[Beowulf] The move to gigabit - technical questions

Robert G. Brown rgb at phy.duke.edu
Wed Mar 16 09:41:40 EST 2005


On Tue, 15 Mar 2005, Vincent Diepeveen wrote:

> At 05:41 PM 3/14/2005 -0500, Glen Gardner wrote:
> >Gigabit will be a little faster than 100Mbit on a small cluster, but not 
> >a lot.
> 
> What is 'not a lot'.
> 
> I would guess it's factor 10 faster in bandwidth?

(Maybe, you don't get QUITE 100% of the raw clock advantage in all
applications on all hardware, Vincent;-).  However, for most
applications on most hardware you >>should<< get a signficant advantage
-- 80-95% of 10x, or 8-9.5x.  Not a just "a little".

A really, really cheap switch might have problems with bisection
bandwidth and chop this down for simultaneous flat-out bidirectional
data streams, but relatively few parallel applications engage in
flat-out bidirectional communications.  Even if it does, your problem is
more likely to be with resource contention (e.g. two hosts trying to
talk to a third at the same time) than it is with actual bandwidth
oversubscription.  This is what Vincent is suggesting that you look into
(or let us look into:-) below.

If your particular usage pattern does create resource contention, then
you might well need to either hand-optimize the pattern to avoid
saturating your cheap hardware, create a network with cheap components
that effectively breaks up the pathological communications pattern
(which it sounds like is what you actually did) or buy better hardware
(either better gigE switches or a "real" HPC network).

However you shouldn't really trash gigE itself -- it isn't at fault and
your results aren't typical.

    rgb

> 
> >I ended up using 5 cheap gigabit switches to make a gigabit concentrator 
> >for my 12 node cluster.
> >It eliminated the tendency for the network to saturate under a heavy load.
> 
> Very interesting, can you post a connection scheme and routing table?
> 
> >It also let me use gigabit network cards in my I/O node and controlling 
> >node with a small improvement in file I/O.
> 
> Streaming i/o or random access?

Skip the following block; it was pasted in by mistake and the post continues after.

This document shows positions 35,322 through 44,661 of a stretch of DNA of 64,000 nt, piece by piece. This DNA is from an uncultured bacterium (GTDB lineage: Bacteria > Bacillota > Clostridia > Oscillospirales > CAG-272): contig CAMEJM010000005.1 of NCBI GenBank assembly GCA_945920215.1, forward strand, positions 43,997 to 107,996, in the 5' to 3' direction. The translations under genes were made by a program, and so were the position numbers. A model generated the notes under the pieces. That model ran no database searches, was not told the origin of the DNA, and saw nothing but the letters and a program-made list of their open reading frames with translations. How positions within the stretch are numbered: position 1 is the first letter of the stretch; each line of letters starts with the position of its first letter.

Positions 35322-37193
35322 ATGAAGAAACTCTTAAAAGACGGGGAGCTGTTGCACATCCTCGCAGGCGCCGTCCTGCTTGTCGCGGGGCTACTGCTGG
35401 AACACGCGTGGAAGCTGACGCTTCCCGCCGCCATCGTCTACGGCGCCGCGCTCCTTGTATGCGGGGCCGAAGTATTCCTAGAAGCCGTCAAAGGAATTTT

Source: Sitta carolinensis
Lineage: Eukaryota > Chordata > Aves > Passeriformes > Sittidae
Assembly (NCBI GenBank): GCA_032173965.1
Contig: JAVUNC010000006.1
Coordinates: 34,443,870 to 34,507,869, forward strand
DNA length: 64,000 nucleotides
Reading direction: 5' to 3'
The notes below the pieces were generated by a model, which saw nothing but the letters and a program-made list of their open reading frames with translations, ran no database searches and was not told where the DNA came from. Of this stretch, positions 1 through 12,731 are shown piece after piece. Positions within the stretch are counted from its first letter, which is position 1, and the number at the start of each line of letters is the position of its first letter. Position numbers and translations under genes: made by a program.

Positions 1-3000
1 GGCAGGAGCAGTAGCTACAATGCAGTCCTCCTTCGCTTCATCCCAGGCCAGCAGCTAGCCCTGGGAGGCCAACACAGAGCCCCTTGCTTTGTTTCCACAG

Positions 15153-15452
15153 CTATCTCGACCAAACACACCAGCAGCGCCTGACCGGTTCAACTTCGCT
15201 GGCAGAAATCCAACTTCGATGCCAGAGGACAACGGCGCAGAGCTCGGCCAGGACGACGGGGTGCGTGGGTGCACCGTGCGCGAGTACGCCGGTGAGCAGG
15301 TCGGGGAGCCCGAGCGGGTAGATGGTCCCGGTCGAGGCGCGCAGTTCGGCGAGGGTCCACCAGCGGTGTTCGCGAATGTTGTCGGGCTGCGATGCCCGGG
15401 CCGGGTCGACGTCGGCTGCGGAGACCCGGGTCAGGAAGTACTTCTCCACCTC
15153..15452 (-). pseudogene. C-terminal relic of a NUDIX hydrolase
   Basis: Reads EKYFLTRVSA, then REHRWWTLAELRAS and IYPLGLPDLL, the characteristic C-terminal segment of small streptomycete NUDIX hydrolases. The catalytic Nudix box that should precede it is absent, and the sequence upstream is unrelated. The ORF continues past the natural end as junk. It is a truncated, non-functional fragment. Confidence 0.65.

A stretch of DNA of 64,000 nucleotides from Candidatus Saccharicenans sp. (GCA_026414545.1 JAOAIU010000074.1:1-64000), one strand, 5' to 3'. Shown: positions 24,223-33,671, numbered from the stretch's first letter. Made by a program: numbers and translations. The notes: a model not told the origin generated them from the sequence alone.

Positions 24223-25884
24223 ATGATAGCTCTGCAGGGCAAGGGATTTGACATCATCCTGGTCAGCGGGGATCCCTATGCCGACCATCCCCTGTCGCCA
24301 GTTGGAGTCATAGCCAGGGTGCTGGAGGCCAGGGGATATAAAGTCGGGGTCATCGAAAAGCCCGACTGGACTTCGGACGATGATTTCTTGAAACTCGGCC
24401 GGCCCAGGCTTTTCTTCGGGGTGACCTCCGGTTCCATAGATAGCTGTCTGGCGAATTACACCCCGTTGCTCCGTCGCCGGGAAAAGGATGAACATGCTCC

> 
> cheapo disk arrays get what is it, 400MB/s handsdown or so?
> 
> that's raid5 readspeed, plenty security at a raid5 array.
> 
> >The compute nodes remaind with 100 Mbit to conserve power. The setup 
> >works rather nicely.
> 
> what type of software do you run at it,
> embarrassingly parallel software?
> 
> Vincent
> 
> >Glen
> >
> >Vincent Diepeveen wrote:
> >
> >>Good evening,
> >>
> >>It's interesting to investigate what gigabit can do for small home clusters.
> >>
> >>Any latency oriented approach is doomed to fail obviously at gigabit. But
> >>they're cheap. For 40 euro i see several getting offered already.
> >>
> >>First important question is of course how much system time those NIC's eat
> >>when fully loading their bandwidth.
> >>
> >>Example, i have an old dual k7 here with pci 2.2 (32 bits 33Mhz).
> >>Suppose i put a gigabit card in it.
> >>
> >>In say 6 messages a second i ship 8MB data at a time. Ship and send in turn.
> >>
> >>So it ships a packet of 8MB, then receives a packet of 8MB.
> >>
> >>Other than the cost of the thread to store the packet to RAM, does such a
> >>card in any way stop or block the cpu's which are 100% loaded with
> >>searching software (my chessprogram diep in this case)?
> >>
> >>What penalty other than that thread handling the message is there in terms
> >>of system time reduction to the 2 processes searching?
> >>
> >>Oh btw, i assume that gigabit can handle 48MB/s user data a second?
> >>
> >>Vincent
> >>
> >>_______________________________________________
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> >>  
> >>
> >
> >-- 
> >Glen E. Gardner, Jr.
> >AA8C
> >AMSAT MEMBER 10593
> >Glen.Gardner at verizon.net
> >
> >
> >http://members.bellatlantic.net/~vze24qhw/index.html
> >
> >
> >
> >
> >
> 

-- 
Robert G. Brown	                       http://www.phy.duke.edu/~rgb/
Duke University Dept. of Physics, Box 90305
Durham, N.C. 27708-0305
Phone: 1-919-660-2567  Fax: 919-660-2525     email:rgb at phy.duke.edu


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